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Older adults frequently report decreased vitality, which has a host of underlying causes. This chapter deals with metabolic factors that may lead to decreased energy in the older adults: endocrine disease, anemia, poor nutrition, and infection. Lack of exercise is discussed in Chapter 5.

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Carbohydrate Metabolism

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Approximately 50% of older people have glucose intolerance with normal fasting blood sugar levels. Although poor diet, obesity, and lack of exercise may account for some of these findings, aging itself is associated with deteriorating glucose tolerance, primarily attributable to a change in peripheral glucose utilization, although beta-cell dysfunction and decreased insulin secretion are also contributing factors. Glucose intolerance alone is not sufficient to diagnose diabetes mellitus. However, such individuals are at increased risk of developing diabetes mellitus. Prediabetes is identified as impaired fasting glucose (fasting plasma glucose level of 100-125 mg/dL), as impaired glucose tolerance (plasma glucose level of 140-199 mg/dL 2 hours after 75 g of glucose), or as a glycosylated hemoglobin of 5.7% to 6.4% (diagnosis of diabetes and prediabetes is reviewed in Inzucchi, 2012). Lifestyle modification, including weight loss and exercise, prevents or forestalls the development of type 2 diabetes in individuals with glucose intolerance (Diabetes Prevention Program Research Group, 2002; reviewed in Gillies et al., 2007). Both the U.S. Preventive Services Task Force (USPSTF) and the American Diabetes Association (ADA) recommend these interventions for patients at risk for diabetes (U.S. Preventive Services Task Force, 2003).

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More than 25% of individuals age 65 and older in the United States have diabetes mellitus (Ligthelm et al., 2012). Many of these patients are unaware that they have the disease. The USPSTF concludes that the evidence is insufficient to recommend for or against routinely screening asymptomatic adults for type 2 diabetes, except that those with hypertension or hyperlipidemia should be screened as an approach to reducing cardiovascular risk. The ADA recommends that screening should begin at age 45 at 3-year intervals, but at shorter intervals in high-risk patients. The diagnosis of diabetes should be made based on a fasting plasma glucose level of ≥126 mg/dL or a glycosylated hemoglobin of ≥6.5% and confirmed by either test. Initial evaluation in patients with type 2 diabetes should include glycosylated hemoglobin level, fasting lipid profile, basic metabolic panel, urine dipstick for overt proteinuria or screen for microalbuminuria, and electrocardiography.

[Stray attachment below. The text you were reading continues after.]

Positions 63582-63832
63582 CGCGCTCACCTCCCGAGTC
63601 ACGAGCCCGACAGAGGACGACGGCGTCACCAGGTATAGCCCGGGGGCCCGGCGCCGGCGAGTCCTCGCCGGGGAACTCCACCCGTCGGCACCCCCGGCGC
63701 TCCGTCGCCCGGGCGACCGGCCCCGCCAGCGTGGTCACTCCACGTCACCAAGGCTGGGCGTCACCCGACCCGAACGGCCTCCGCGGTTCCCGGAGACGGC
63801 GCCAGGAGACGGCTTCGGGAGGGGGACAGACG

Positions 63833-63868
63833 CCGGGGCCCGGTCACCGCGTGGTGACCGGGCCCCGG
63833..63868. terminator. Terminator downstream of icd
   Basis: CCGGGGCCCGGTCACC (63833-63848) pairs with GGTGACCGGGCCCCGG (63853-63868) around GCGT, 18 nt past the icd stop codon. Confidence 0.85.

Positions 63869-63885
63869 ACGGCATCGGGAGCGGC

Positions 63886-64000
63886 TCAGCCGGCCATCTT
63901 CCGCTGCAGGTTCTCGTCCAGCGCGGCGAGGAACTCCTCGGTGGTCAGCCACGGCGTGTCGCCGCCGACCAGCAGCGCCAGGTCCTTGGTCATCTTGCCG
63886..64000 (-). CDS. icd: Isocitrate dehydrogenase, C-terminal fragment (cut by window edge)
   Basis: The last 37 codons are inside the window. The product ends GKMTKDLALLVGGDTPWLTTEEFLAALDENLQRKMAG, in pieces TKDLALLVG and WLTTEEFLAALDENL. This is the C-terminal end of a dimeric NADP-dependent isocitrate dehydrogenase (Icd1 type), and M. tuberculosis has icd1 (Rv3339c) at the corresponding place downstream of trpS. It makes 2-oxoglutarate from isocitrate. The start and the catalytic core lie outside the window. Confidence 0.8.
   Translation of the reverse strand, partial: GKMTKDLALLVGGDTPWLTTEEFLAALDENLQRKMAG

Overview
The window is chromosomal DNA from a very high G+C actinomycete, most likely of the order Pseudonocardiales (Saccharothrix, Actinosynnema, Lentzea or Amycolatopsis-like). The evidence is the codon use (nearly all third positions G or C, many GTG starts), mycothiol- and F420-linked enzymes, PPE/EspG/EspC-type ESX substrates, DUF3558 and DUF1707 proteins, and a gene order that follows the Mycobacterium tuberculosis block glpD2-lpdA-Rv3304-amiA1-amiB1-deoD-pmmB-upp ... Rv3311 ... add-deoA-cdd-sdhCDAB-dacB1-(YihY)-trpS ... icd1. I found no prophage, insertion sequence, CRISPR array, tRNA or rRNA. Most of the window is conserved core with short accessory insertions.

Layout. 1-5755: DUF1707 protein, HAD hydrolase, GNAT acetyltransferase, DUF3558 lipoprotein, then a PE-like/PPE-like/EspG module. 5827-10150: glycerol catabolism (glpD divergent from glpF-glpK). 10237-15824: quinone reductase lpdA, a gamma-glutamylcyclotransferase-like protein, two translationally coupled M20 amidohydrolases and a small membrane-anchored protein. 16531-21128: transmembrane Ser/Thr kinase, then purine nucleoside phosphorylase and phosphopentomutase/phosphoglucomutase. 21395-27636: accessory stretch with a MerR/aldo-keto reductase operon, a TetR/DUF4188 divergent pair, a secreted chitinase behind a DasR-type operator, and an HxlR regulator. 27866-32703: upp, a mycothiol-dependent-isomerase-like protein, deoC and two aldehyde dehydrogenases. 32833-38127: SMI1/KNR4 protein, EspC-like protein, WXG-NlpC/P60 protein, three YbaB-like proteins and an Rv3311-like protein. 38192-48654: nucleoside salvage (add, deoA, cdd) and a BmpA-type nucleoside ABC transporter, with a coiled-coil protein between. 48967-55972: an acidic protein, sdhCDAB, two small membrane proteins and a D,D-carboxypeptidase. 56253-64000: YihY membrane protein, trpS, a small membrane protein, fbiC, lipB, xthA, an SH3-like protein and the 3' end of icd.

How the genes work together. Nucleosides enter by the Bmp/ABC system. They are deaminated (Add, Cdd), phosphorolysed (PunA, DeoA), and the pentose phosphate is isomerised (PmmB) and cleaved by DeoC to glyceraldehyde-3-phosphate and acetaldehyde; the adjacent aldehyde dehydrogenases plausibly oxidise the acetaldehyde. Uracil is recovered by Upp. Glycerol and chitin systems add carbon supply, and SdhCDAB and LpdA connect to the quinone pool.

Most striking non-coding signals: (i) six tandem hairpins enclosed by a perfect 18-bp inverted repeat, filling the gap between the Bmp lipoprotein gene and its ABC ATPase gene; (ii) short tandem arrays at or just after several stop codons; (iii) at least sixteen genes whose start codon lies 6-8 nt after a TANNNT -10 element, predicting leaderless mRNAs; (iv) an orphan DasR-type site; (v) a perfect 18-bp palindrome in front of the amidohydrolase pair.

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The therapeutic goal for relatively healthy, nonfrail older diabetic patients is the same as that for younger patients: normal fasting plasma glucose without hypoglycemia. According to the American Geriatrics Society, the Canadian Diabetes Association, the ADA, and the European Diabetes Working Party, a hemoglobin A1c (HbA1c) value of 7% or less is reasonable for healthy and well-functioning adults. However, in frail individuals and those with short life expectancies (including many nursing home residents), the therapeutic goal may be modified to eliminate symptoms associated with hyperglycemia, to reduce hypoglycemia, and to enhance quality ...

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